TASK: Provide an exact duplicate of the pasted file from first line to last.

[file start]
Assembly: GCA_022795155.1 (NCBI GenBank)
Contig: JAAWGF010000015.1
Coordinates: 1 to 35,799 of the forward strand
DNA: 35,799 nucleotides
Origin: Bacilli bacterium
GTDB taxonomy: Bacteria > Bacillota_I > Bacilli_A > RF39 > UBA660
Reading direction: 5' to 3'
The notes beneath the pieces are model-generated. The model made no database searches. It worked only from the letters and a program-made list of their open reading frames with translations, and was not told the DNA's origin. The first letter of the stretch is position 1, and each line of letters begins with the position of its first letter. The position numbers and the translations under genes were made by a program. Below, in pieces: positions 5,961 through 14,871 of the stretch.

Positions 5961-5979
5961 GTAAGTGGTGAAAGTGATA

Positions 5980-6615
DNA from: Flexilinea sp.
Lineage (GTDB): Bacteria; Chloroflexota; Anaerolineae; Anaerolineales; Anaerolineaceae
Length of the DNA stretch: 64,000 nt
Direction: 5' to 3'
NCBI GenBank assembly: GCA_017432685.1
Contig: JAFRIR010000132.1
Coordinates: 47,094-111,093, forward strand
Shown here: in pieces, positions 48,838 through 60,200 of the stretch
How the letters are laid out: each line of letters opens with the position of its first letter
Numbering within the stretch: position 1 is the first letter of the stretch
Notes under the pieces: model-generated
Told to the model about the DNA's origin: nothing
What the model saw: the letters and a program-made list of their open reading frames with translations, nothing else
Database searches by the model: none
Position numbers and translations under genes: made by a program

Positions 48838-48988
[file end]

Assembly: GCA_022795155.1 (NCBI GenBank)
Contig: JAAWGF010000015.1
Coordinates: 1 to 35,799 of the forward strand
DNA: 35,799 nucleotides
Origin: Bacilli bacterium
GTDB taxonomy: Bacteria > Bacillota_I > Bacilli_A > RF39 > UBA660
Reading direction: 5' to 3'
The notes beneath the pieces are model-generated. The model made no database searches. It worked only from the letters and a program-made list of their open reading frames with translations, and was not told the DNA's origin. The first letter of the stretch is position 1, and each line of letters begins with the position of its first letter. The position numbers and the translations under genes were made by a program. Below, in pieces: positions 5,961 through 14,871 of the stretch.

Positions 5961-5979
5961 GTAAGTGGTGAAAGTGATA

Positions 5980-6615
DNA from: Flexilinea sp.
Lineage (GTDB): Bacteria; Chloroflexota; Anaerolineae; Anaerolineales; Anaerolineaceae
Length of the DNA stretch: 64,000 nt
Direction: 5' to 3'
NCBI GenBank assembly: GCA_017432685.1
Contig: JAFRIR010000132.1
Coordinates: 47,094-111,093, forward strand
Shown here: in pieces, positions 48,838 through 60,200 of the stretch
How the letters are laid out: each line of letters opens with the position of its first letter
Numbering within the stretch: position 1 is the first letter of the stretch
Notes under the pieces: model-generated
Told to the model about the DNA's origin: nothing
What the model saw: the letters and a program-made list of their open reading frames with translations, nothing else
Database searches by the model: none
Position numbers and translations under genes: made by a program

Positions 48838-48988